Dr. Fletcher interviewed 42 African American women with HIV/AIDS living in South Carolina. She found that “HIV/AIDS stigma permeated many dimensions of women’s lives, including the research process.” Using narrative data and the Social Ecological Model, Dr. Fletcher’s findings demonstrate the need for an enhanced understanding of multi-level stigma experienced by HIV-positive African American women to inform innovative and tailored approaches.“Settings that are generally regarded as safe spaces for most individuals are not necessarily safe for HIV-positive African American women due to the intersections of stigma in places where women “live, work, love, play, and pray,” Dr. Fletcher explained.

Although many women in the study identified their homes as safe spaces to complete interviews, several participants completed interviews in Dr. Fletcher’s car to enhance privacy. Dr. Fletcher contends “ethical challenges in the research process emanating from additive, layered stigma can limit the availability of invulnerable research spaces.”  Dr. Fletcher shared that her research and training at RETI has offered her a strong foundation to identify and address ethical issues that may arise while engaging communities in the HIV research process.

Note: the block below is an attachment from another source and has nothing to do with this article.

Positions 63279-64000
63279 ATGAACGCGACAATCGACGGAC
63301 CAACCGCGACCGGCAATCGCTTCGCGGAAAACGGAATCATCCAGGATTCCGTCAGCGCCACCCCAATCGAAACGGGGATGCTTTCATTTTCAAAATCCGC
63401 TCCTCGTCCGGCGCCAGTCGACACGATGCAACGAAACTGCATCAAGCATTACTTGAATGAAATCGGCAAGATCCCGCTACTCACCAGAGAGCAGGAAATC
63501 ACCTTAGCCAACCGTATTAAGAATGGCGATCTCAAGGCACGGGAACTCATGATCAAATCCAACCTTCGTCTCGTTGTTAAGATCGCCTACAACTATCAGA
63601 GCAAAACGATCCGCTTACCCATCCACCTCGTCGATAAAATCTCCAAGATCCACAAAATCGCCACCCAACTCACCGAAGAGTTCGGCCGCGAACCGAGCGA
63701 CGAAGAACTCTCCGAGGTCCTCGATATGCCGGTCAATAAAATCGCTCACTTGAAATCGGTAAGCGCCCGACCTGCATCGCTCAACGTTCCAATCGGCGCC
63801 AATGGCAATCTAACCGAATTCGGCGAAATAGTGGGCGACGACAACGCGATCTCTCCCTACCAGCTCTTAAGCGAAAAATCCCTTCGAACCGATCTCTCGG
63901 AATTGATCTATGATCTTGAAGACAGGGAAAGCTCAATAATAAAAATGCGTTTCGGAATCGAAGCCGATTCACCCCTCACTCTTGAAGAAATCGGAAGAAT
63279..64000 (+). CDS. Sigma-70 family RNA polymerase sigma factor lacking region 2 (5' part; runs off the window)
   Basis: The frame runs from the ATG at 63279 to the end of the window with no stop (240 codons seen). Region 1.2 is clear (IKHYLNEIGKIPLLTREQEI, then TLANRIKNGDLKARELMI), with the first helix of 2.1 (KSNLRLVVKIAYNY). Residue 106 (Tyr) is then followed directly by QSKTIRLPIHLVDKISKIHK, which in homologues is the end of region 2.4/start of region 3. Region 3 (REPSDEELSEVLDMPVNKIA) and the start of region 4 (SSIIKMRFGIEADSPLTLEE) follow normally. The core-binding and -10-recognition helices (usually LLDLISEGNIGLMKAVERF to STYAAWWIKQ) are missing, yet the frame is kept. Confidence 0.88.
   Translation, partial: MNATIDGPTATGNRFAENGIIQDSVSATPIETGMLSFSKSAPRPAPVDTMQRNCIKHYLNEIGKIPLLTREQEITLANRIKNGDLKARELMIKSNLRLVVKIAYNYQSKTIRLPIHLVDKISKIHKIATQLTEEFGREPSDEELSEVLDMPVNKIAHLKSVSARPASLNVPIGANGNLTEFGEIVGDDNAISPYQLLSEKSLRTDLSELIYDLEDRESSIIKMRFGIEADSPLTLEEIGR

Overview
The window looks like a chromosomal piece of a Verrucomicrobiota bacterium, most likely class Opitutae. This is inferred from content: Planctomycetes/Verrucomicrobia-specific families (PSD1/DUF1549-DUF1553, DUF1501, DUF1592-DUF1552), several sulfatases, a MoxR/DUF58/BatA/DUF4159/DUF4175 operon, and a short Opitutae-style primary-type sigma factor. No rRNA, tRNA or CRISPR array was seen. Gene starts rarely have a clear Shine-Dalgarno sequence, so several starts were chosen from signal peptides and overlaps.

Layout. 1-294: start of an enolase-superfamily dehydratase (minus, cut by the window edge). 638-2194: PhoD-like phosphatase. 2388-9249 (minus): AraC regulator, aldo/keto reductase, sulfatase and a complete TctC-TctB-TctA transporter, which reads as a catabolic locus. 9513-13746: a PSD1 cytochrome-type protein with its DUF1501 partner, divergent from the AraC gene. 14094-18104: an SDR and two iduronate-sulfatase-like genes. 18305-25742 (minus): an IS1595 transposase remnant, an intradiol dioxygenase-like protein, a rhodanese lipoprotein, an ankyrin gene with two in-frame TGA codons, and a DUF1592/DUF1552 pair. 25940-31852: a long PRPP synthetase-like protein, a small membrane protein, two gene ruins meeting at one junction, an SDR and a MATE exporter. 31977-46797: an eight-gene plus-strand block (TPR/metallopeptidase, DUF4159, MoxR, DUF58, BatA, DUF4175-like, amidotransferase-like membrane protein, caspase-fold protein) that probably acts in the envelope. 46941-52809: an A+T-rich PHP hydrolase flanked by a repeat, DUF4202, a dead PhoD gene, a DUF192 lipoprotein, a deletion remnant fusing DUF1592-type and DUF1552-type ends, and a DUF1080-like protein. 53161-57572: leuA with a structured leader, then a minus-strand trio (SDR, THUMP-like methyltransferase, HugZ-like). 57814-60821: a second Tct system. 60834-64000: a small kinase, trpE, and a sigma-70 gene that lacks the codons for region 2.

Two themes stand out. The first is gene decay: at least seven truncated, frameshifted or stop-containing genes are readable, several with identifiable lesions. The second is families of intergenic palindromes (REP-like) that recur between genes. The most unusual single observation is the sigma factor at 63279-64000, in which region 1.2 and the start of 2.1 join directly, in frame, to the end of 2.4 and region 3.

Please click here for more information on the Fordham University HIV Prevention Research Ethics Training Institute (RETI).

Citation: Fletcher FE, Annang L, Kerr J, Buchberg M, Bogdan-Lovis L, Philpott-Jones S. “She Told Them, Oh That Bitch Got AIDS”: Experiences of Multi-Level HIV/AIDS- Related Stigma among African American Women Living with HIV/AIDS in the South. AIDS Patient Care and STDs. 2016 Jul;30(7):349-56. doi: 10.1089/apc.2016.0026. PMID:27410498.

Its not just mental health studies: Doctors rarely ask adolescent patients about their sexual orientation & LGBT youth are afraid of bias

A recent report underscores the paucity of mental health research relevant to LGBT patients.  According to Celia B. Fisher, Ph.D., Director of the Fordham University Center for Ethics Education this unfortunate situation is not unique to research studies.

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APHA Ethics Section Interview with Dr. Celia B. Fisher on Conversion Therapy Report

The following is an interview with the American Public Health Association’s Ethics Section with Fordham University Center for Ethics Education Director Dr. Celia B. Fisher who served as an advisor for a White House panel on conversion therapy.

In April of this year, President Barack Obama announced his support for state efforts to pass Leelah’s laws. Such laws seek to ban conversion therapy, a practice which claims to change individuals with LGBTQ identities to a heterosexual identity and is named for an American transgender girl who committed suicide after undergoing conversion therapy. Celia B. Fisher is the Marie Ward Doty University Chair in Ethics and Director of the Center for Ethics Education at Fordham University and an Ethics Section member. She served as an advisor for a White House report released last fall, Ending Conversion Therapy: Supporting and Affirming LGBTQ Youth.

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Welcome 2016 HIV and Drug Abuse Prevention Research Ethics Training Institute Fellows!